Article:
# Partial Differential Equations

$%%%%%%%%%%%%%%%%%%%%%%%%%%%%%%%%%%%%%%%%%%%%%%%%%%%%%%%%%%%%%%%% %%%%%%%%%%%%%%%%%%%%%%%%%%%%%%%%%%%%%%%%%%%%%%%%%%%%%%%%%%%%%%%% %%%% %%%% This text file is part of the source of %%%% `Introduction to High-Performance Scientific Computing' %%%% by Victor Eijkhout, copyright 2012-2020 %%%% %%%% mathjax.tex : macros to facility mathjax use in html version %%%% %%%% %%%%%%%%%%%%%%%%%%%%%%%%%%%%%%%%%%%%%%%%%%%%%%%%%%%%%%%%%%%%%%%% %%%%%%%%%%%%%%%%%%%%%%%%%%%%%%%%%%%%%%%%%%%%%%%%%%%%%%%%%%%%%%%% \newcommand\inv{^{-1}}\newcommand\invt{^{-t}} \newcommand\bbP{\mathbb{P}} \newcommand\bbR{\mathbb{R}} \newcommand\defined{ \mathrel{\lower 5pt \hbox{{\equiv\atop\mathrm{\scriptstyle D}}}}} \newcommand\macro[1]{\langle#1\rangle} \newcommand\dtdxx{\frac{\alpha\Delta t}{\Delta x^2}}$ 15.1 : Partial derivatives
15.2 : Poisson or Laplace Equation
15.3 : Heat Equation

# 15 Partial Differential Equations

Partial Differential Equations are the source of a large fraction of HPC problems. Here is a quick derivation of two of the most important ones.

## 15.1 Partial derivatives

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Derivatives of a function $u(x)$ are a measure of the rate of change. Partial derivatives to the same, but for a function $u(x,y)$ of two variables. Notated $u_x$ and $u_y$, these derivates} indicate the rate of change if only one variable changes and the other stays constant.

Formally, we define $u_x,u_y$ by: $u_x(x,y) = \lim_{h\rightarrow0}\frac{u(x+h,y)-u(x,y)}h,\quad u_y(x,y) = \lim_{h\rightarrow0}\frac{u(x,y+h)-u(x,y)}h$

## 15.2 Poisson or Laplace Equation

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Let $T$ be the temperature of a material, then its heat energy is proportional to it. A~segment of length~$\Delta x$ has heat energy $Q=c\Delta x\cdot u$. If the heat energy in that segment is constant $\frac{\delta Q}{\delta t}=c\Delta x\frac{\delta u}{\delta t}=0$ but it is also the difference between inflow and outflow of the segment. Since flow is proportional to temperature differences, that is, to~$u_x$, we see that also $0= \left.\frac{\delta u}{\delta x}\right|_{x+\Delta x}- \left.\frac{\delta u}{\delta x}\right|_{x}$ In the limit of $\Delta x\downarrow0$ this gives $u_{xx}=0$, which is called the Laplace equation . If we have a source term, for instance corresponding to externally applied heat, the equation becomes $u_{xx}=f$, which is called the Poisson equation .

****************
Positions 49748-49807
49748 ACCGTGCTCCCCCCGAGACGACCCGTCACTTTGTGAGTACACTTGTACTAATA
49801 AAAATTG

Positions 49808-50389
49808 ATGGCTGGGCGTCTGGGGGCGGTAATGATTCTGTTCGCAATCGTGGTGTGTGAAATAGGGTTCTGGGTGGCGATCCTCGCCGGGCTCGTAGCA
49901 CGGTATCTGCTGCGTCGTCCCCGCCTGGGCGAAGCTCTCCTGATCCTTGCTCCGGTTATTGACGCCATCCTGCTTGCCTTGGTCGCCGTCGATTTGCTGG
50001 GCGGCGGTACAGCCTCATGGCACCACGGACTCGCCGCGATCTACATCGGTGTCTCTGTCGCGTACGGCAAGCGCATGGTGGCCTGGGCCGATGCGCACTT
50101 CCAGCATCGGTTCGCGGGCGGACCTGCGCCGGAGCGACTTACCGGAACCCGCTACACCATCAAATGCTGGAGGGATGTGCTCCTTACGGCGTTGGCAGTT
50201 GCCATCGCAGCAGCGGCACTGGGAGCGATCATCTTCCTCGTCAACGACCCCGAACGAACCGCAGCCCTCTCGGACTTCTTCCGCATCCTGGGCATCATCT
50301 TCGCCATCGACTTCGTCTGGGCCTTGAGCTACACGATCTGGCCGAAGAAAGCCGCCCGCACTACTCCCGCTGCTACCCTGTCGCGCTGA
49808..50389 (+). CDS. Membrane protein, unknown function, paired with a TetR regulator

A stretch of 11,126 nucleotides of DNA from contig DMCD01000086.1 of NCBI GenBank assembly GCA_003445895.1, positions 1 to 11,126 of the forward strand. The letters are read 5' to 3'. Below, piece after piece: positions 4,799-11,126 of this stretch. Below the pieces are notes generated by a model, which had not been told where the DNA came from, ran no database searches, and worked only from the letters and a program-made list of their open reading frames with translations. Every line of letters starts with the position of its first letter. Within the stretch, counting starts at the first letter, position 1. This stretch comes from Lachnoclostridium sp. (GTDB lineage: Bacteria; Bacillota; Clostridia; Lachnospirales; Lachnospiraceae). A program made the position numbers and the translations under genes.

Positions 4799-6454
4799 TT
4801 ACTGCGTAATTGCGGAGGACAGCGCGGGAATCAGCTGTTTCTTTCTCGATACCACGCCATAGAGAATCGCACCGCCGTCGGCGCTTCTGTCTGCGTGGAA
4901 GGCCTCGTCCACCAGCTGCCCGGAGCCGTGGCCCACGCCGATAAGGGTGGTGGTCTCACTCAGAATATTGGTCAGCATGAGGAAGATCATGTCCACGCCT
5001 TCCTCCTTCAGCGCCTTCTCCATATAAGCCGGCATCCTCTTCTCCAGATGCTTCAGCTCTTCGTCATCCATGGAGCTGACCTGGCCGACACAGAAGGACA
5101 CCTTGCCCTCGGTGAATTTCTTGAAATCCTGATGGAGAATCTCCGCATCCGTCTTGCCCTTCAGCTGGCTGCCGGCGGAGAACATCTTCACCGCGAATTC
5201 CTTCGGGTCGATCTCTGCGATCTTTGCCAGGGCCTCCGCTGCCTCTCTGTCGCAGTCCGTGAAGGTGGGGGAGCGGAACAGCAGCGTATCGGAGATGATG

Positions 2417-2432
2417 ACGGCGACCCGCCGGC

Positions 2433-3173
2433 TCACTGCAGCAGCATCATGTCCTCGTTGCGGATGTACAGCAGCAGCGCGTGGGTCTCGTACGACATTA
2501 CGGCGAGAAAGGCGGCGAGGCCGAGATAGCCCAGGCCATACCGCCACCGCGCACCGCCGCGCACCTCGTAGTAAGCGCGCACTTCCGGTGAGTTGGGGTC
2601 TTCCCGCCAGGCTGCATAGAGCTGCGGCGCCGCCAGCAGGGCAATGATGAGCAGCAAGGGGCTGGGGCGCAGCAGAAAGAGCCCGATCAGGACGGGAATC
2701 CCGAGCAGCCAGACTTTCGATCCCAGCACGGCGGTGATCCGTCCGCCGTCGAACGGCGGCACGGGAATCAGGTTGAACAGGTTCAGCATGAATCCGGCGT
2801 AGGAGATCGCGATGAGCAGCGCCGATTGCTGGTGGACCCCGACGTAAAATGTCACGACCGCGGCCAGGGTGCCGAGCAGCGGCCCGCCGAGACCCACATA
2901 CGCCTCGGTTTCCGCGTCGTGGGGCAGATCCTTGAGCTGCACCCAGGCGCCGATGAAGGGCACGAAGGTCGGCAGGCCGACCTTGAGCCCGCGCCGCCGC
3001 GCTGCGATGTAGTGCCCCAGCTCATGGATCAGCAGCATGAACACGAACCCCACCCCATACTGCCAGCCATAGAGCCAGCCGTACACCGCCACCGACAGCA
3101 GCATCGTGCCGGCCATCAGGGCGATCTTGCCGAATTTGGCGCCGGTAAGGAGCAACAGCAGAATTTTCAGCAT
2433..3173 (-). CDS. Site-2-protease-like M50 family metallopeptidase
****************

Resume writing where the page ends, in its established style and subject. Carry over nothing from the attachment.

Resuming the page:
## 15.3 Heat Equation

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Let $T$ be the temperature of a material, then its heat energy is proportional to it. A~segment of length~$\Delta x$ has heat energy $Q=c\Delta x\cdot u$. The rate of change in heat energy in that segment is $\frac{\delta Q}{\delta t}=c\Delta x\frac{\delta u}{\delta t}$ but it is also the difference between inflow and outflow of the segment. Since flow is proportional to temperature differences, that is, to~$u_x$, we see that also $\frac{\delta Q}{\delta t}= \left.\frac{\delta u}{\delta x}\right|_{x+\Delta x}- \left.\frac{\delta u}{\delta x}\right|_{x}$ In the limit of $\Delta x\downarrow0$ this gives $u_t=\alpha u_{xx}$.

The solution of an IBVP is a function $u(x,t)$. In cases where the forcing function and the boundary conditions do not depend on time, the solution will converge in time, to a function called the steady state solution: $\lim_{t\rightarrow\infty} u(x,t)=u_{\mathrm{steady state}}(x).$ This solution satisfies a BVP , which can be found by setting $u_t\equiv\nobreak0$. For instance, for the heat equation $u_t=u_{xx}+q(x)$ the steady state solution satisfies $-u_{xx}=q(x)$.